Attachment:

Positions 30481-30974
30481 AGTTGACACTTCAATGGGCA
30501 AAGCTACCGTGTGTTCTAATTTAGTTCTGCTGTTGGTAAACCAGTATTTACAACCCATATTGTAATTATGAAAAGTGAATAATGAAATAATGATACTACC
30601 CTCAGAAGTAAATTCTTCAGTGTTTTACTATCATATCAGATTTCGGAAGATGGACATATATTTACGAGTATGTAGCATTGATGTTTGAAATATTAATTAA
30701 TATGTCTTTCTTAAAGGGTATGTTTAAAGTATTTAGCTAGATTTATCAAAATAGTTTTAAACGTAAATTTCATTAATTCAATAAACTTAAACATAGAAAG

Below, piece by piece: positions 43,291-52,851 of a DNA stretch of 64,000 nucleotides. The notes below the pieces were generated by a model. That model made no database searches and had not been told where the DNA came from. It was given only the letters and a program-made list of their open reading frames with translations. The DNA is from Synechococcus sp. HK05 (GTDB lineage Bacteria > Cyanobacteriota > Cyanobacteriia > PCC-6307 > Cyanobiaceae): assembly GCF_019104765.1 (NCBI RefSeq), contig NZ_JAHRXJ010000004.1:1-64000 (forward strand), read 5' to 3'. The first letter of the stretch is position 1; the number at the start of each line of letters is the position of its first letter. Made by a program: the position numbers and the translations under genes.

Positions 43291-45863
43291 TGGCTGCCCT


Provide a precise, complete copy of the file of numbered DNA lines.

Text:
Positions 30481-30974
30481 AGTTGACACTTCAATGGGCA
30501 AAGCTACCGTGTGTTCTAATTTAGTTCTGCTGTTGGTAAACCAGTATTTACAACCCATATTGTAATTATGAAAAGTGAATAATGAAATAATGATACTACC
30601 CTCAGAAGTAAATTCTTCAGTGTTTTACTATCATATCAGATTTCGGAAGATGGACATATATTTACGAGTATGTAGCATTGATGTTTGAAATATTAATTAA
30701 TATGTCTTTCTTAAAGGGTATGTTTAAAGTATTTAGCTAGATTTATCAAAATAGTTTTAAACGTAAATTTCATTAATTCAATAAACTTAAACATAGAAAG

Below, piece by piece: positions 43,291-52,851 of a DNA stretch of 64,000 nucleotides. The notes below the pieces were generated by a model. That model made no database searches and had not been told where the DNA came from. It was given only the letters and a program-made list of their open reading frames with translations. The DNA is from Synechococcus sp. HK05 (GTDB lineage Bacteria > Cyanobacteriota > Cyanobacteriia > PCC-6307 > Cyanobiaceae): assembly GCF_019104765.1 (NCBI RefSeq), contig NZ_JAHRXJ010000004.1:1-64000 (forward strand), read 5' to 3'. The first letter of the stretch is position 1; the number at the start of each line of letters is the position of its first letter. Made by a program: the position numbers and the translations under genes.

Positions 43291-45863
43291 TGGCTGCCCT